Mentoring Effects on Women Students of Color in Universities

Effects of Quality Mentoring of Women Students of Color in Higher Education
By Corinne Dickey, The 1997 IMA Dissertations Award Winner!

INDEX:


Background to the Study

This dissertation research started with the position derived from current literature that mentoring is part of the important institutional dynamic of the social integration of students. Quality mentoring is not a panacea, but it should be viewed as an especially effective means of intervention in the academy’s attempt to meet the needs of culturally diverse students, and thereby graduate these students.

Mentoring is an attractive approach to meeting the needs of students who are most at risk of leaving the university before graduation. It can improve retention rates by addressing some of the causes of attrition among culturally diverse students. My dissertation research investigated mentoring processes that may be integral factors in effective strategies for increasing the successful recruitment and retention of women students of color.


Methodology

Using case study methodology, this study investigated ways in which student / faculty / staff interactions were perceived and interpreted by students (protégés) and those faculty / staff who were in mentoring roles. The study put mentoring under the microscope and analyzed its effects.

This research focused on women and described mentoring in three different colleges at the University of Minnesota (one undergraduate and two graduate programs that are designed to recruit, retain, and graduate persons of color at the post-secondary level). The programs are different with respect both to level of mentoring and under-representation of minorities within the disciplines.


Case Study #1 – Master´s Degree Program for American Indians in Business Administration – Undergraduate Student Peer Mentoring

Program A (Case Study #1), a master´s degree program for American Indians in business administration, did not have a formalized mentoring program and, therefore, the women participants in Program A did not have faculty mentors. They correspondingly felt that faculty had no interest in getting to know them or learning about their American Indian culture.

To overcome these less than supportive conditions which flew in the face of crucial elements of their cultural
upbringing, the first two women who entered the program in 1990 combined as a team. All women participants in Program A were pretty much on their own, and any mentoring that occurred was peer mentoring, which they viewed as crucial to their progress and success in the program. Case Study #1 demonstrated that even where there was no formalized mentoring program in place, those individuals involved saw the need and filled that need to the degree they could through their own means (informal peer mentoring).


Case Study #2 – Undergraduate Program in Biological Sciences for Minorities & Women – Faculty mentoring for  undergrads

In Program B (Case Study #2), a 10-week undergraduate program in biological sciences for women and persons of color, mentoring is planned and students are paired with faculty in various science disciplines. It was found, however, that commitment to and degree of mentoring provided by faculty varied significantly. One end of the scale was described as having total commitment to mentoring. The other end of the scale was illustrated by faculty either delegating significant mentoring responsibilities (in both degree and type) to their laboratory graduate research assistants, or using the summer undergraduate students as little more than cheap labor.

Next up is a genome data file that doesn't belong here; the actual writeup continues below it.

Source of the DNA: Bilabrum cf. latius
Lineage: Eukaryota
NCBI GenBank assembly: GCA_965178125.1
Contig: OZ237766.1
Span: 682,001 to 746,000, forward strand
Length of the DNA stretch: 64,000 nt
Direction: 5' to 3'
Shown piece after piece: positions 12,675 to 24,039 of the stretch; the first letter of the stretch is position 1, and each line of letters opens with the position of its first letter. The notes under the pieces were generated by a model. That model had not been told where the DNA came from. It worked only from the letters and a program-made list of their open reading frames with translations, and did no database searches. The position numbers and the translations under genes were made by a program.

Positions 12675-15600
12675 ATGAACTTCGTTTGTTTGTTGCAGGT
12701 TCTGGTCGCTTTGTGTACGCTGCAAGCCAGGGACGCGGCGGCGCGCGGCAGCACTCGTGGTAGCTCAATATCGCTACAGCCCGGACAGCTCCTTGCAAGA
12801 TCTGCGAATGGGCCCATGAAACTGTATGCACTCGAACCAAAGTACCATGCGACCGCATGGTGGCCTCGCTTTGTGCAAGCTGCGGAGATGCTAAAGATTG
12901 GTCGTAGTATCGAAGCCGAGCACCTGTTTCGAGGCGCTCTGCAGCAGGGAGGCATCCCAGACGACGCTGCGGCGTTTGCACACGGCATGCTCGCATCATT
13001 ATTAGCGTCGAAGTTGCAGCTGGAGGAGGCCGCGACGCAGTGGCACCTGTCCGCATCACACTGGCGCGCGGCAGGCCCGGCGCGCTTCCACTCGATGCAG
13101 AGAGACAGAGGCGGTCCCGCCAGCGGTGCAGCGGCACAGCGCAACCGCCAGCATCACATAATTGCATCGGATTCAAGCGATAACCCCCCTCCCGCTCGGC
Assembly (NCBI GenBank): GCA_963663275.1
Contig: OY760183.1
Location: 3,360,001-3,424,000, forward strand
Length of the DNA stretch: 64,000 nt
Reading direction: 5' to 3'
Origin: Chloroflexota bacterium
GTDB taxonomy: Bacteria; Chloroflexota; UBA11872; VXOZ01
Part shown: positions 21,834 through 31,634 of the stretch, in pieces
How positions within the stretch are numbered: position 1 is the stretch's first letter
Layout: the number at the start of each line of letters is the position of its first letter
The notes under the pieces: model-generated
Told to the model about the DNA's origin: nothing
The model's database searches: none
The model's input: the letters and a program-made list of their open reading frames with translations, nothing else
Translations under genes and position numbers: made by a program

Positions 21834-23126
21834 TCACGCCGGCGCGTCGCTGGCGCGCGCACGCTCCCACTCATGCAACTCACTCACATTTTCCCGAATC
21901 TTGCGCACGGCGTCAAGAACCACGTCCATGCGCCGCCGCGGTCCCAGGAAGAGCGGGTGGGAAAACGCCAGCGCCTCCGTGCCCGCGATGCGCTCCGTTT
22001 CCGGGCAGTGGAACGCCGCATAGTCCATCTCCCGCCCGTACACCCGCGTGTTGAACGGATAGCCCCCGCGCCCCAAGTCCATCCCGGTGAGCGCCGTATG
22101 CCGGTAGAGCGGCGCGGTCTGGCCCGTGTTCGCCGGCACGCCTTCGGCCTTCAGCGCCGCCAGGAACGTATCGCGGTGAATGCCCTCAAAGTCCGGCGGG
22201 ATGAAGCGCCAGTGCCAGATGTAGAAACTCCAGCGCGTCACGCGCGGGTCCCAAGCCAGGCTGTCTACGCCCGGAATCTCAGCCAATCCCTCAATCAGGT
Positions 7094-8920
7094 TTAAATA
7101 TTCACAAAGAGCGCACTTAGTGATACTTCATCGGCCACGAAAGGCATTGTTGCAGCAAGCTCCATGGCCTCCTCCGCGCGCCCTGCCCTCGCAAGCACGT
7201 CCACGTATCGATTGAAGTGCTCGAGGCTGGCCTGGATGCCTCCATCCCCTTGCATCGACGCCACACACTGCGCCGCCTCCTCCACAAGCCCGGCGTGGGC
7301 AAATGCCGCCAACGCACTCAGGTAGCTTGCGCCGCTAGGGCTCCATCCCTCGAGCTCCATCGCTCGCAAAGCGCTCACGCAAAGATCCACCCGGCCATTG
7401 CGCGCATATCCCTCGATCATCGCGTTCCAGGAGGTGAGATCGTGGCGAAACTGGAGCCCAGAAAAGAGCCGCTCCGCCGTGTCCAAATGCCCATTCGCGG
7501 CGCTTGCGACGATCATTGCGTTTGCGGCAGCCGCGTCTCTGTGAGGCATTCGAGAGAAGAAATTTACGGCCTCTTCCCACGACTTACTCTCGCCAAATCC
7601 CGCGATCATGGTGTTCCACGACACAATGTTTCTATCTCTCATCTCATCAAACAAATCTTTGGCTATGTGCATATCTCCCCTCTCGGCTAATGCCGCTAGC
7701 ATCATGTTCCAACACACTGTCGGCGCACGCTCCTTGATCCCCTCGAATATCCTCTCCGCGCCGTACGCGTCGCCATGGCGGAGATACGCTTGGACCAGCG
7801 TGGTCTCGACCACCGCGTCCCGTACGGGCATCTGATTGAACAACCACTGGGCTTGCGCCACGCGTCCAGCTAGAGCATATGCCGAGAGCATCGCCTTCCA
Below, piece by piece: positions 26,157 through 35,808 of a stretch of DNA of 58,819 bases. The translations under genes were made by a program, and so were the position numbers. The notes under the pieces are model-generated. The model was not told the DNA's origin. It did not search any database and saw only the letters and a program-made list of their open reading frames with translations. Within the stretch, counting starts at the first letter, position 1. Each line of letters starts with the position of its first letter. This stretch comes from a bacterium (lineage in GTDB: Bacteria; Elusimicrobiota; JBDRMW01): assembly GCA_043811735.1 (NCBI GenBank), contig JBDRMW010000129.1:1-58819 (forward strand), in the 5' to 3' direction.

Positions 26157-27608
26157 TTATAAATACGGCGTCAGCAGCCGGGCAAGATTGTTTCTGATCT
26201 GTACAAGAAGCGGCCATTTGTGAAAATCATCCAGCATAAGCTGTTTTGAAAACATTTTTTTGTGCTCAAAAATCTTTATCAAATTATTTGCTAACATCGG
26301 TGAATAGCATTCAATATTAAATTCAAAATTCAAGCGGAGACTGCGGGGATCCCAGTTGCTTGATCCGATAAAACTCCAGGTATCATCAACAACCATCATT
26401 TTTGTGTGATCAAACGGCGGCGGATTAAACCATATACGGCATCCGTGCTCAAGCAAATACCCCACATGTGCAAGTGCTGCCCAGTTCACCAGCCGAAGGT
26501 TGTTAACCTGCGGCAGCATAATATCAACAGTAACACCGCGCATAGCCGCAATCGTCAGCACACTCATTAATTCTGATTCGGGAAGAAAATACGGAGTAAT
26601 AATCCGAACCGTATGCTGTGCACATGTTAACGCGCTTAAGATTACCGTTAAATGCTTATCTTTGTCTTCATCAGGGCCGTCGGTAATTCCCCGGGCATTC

Through in-depth interviews with both students and mentors, it was shown that mentors´ attitudes toward
mentoring varied from very committed, to feeling badly and actually declaring that they had not fulfilled their mentoring responsibilities.


Case Study #3 – African American Graduate Students – Faculty and student peer mentoring

At the time of the interviews, Program C, a graduate program in education for African Americans, did not have a formalized mentoring program, but various levels and types of mentoring were, in fact, employed by the women participants. The program coordinator was looked upon as a mentor, and the students practiced peer mentoring.


Conclusions

This dissertation research was intended to make several contributions to higher education.

  1. First, it may contribute to the development of university planning to improve the recruitment and retention of women students of color.
  2. The mentoring process can also help to expand an academic and social milieu where diversity is valued.
  3. Further, using this form of emphasis on interpersonal interaction, cooperative problem solving, and cross- cultural understanding, the institutionalization of mentoring can contribute to creation of a university setting in which diversity is not only valued, but expected.

Quality mentoring systematically addresses causes of student attrition and delayed graduation of culturally diverse students. All will benefit if mentoring relationships are facilitated and successful.

 


Dr. Dickey is the recipient of the first International Mentoring Association Award for Outstanding Research in Mentoring, which was presented to her at the IMA’s Tenth Anniversary “Diversity in Mentoring” conference, April 3-5, 1997 in Tempe, Arizona.